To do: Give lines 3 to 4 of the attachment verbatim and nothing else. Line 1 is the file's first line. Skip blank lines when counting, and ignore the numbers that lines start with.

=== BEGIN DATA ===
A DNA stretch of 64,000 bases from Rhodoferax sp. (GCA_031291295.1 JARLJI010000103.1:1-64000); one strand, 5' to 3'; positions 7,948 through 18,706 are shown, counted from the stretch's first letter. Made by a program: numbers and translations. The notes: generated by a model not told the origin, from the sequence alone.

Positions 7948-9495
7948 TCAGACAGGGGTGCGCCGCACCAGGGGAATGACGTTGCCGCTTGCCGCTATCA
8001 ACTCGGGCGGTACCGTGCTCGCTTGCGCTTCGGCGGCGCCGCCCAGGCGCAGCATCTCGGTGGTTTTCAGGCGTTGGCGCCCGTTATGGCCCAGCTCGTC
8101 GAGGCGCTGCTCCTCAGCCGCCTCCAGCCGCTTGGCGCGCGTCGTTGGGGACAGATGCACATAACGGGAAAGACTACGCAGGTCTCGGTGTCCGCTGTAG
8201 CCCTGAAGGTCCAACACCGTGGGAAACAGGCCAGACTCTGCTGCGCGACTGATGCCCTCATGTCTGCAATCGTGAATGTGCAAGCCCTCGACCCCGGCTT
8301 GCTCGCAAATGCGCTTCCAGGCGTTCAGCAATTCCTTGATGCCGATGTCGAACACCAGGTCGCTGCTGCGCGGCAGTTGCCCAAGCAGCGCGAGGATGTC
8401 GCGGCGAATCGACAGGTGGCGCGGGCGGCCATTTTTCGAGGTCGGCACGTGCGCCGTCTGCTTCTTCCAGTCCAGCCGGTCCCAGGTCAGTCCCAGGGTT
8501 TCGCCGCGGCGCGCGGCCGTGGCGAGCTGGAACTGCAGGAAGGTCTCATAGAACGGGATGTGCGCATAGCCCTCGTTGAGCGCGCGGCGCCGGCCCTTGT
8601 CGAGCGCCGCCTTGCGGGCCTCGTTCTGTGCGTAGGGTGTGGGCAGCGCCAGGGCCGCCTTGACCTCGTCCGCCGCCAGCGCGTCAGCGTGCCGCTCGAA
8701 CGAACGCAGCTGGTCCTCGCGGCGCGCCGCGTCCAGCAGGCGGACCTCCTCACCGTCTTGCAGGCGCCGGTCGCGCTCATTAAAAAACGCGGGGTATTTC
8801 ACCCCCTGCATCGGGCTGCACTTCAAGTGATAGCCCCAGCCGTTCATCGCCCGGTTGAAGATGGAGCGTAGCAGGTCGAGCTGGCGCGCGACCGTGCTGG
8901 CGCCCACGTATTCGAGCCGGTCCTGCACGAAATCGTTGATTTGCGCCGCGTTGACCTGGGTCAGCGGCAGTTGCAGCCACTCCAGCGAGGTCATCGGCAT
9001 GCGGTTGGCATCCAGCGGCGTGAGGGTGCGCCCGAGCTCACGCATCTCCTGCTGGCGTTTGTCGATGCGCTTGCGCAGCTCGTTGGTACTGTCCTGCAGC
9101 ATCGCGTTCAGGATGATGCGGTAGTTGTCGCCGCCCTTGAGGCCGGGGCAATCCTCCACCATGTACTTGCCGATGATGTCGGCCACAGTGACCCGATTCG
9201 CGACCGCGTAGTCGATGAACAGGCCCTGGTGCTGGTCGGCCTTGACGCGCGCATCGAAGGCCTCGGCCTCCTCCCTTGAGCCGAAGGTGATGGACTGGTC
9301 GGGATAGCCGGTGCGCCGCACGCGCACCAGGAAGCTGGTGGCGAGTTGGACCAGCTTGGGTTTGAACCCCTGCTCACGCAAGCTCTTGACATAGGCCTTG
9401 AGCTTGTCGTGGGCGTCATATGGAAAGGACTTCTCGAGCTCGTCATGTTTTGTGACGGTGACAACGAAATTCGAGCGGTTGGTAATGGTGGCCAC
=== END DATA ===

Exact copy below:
7948 TCAGACAGGGGTGCGCCGCACCAGGGGAATGACGTTGCCGCTTGCCGCTATCA
8001 ACTCGGGCGGTACCGTGCTCGCTTGCGCTTCGGCGGCGCCGCCCAGGCGCAGCATCTCGGTGGTTTTCAGGCGTTGGCGCCCGTTATGGCCCAGCTCGTC